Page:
Until recently, if you wanted a consumer quadcopter that would fly right out of the box, you would have had to purchase the AR. Drone from the French manufacturer Parrot.
The convenience has earned the AR. Drone the spot as the biggest-selling consumer quadcopter yet. About 500,000 have been sold.
DJI, another contestant in consumer and professional-grade multicopters, unveiled in late 2012 their first entry into that market: a GPS-equipped quadcopter named the Phantom.
Unlike Parrot's product, which relied on a downward-facing camera to maintain its position, the Phantom could loiter effectively thanks to an embedded Naza unit. While the Phantom had a mount for a GoPro HD camera, it did not come with a camera or gimbal, which were reserved for pricier professional-grade models.
That's going to change fairly soon.
DJI announced this month that it will be upgrading its Phantom not just with a tilt-capable gimbal, but the "drone" also will feature a 14 megapixel camera, giving the system high-definition vision.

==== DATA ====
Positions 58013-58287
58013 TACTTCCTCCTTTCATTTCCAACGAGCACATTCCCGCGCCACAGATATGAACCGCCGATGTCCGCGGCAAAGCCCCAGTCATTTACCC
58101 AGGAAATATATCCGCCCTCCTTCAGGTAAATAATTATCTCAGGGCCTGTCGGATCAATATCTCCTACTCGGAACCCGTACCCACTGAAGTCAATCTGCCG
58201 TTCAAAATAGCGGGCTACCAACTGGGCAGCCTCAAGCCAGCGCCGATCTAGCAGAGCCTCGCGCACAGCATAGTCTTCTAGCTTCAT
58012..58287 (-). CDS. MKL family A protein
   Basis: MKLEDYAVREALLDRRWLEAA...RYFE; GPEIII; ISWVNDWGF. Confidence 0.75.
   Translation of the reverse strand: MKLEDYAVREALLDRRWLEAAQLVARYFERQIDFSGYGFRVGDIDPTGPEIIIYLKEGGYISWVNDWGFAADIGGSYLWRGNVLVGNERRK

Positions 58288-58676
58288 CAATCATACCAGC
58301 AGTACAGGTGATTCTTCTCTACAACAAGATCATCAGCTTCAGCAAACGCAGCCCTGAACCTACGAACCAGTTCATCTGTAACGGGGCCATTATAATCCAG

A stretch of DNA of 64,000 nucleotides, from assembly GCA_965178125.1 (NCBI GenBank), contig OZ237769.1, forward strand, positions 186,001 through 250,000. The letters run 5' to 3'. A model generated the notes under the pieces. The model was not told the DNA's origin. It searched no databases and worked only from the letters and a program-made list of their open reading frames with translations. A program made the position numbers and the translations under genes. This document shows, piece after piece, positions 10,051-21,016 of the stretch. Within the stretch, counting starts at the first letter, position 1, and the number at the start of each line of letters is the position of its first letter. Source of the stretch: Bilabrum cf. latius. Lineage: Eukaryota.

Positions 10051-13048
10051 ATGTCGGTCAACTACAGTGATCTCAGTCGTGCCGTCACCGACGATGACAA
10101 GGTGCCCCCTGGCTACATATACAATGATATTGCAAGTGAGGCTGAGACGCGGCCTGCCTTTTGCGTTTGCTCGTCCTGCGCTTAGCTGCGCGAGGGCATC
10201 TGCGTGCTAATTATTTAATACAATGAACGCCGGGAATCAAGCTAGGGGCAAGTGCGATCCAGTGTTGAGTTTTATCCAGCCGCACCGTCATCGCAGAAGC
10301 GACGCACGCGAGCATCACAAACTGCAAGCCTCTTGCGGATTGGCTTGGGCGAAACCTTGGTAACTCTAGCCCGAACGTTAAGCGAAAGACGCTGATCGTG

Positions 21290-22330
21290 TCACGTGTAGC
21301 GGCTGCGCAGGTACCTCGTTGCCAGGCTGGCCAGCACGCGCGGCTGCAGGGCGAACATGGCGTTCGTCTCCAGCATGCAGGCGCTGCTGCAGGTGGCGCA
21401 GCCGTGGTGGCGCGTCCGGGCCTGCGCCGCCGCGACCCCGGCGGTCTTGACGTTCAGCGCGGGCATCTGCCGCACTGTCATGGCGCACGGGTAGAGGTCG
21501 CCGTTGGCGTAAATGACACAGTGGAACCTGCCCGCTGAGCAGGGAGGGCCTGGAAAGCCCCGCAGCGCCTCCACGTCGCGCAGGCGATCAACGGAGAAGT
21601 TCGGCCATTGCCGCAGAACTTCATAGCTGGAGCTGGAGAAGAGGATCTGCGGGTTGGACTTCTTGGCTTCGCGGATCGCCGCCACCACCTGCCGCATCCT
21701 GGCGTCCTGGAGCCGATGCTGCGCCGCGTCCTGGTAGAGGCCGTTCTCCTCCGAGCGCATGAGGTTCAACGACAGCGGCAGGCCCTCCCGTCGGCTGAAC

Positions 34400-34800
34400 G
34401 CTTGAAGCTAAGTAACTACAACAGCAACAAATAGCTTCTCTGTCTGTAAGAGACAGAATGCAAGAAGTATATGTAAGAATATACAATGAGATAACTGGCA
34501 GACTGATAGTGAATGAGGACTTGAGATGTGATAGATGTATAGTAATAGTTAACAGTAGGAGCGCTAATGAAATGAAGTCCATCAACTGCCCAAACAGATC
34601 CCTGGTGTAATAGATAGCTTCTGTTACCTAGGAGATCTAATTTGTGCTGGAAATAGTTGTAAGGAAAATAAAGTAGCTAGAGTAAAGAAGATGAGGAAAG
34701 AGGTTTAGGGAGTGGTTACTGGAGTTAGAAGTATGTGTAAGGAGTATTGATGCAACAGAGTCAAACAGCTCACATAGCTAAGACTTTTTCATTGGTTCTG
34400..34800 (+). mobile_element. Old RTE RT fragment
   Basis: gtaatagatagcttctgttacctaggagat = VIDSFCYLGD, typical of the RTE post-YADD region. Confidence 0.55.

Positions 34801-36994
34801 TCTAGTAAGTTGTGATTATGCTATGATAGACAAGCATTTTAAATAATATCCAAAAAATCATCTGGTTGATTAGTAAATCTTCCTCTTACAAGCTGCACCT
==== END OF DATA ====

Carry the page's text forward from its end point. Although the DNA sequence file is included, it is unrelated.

Furthermore, it looks like the new version of the Phantom, dubbed "Phantom Vision," will have a dedicated iOS application. That means it will be possible to view the on-board video and manipulate the gimbal using an iPad or similar device, and use the feed for First Person View (FPV) flying. DJI's press release also mentions "variable field of view" and "social media sharing."
Some operators have found the DJI Phantom a better overall experience than the less-powerful AR. Drone 2.0, competently filling a niche between toy quadcopters and bona-fide "heavy lifters." Of course, whether this makes sense for many journalists depends on cost and versatility. The feature set seems nice enough, but DJI makes no mention of a dollar figure, except to say that it will be sold at a "compelling price point."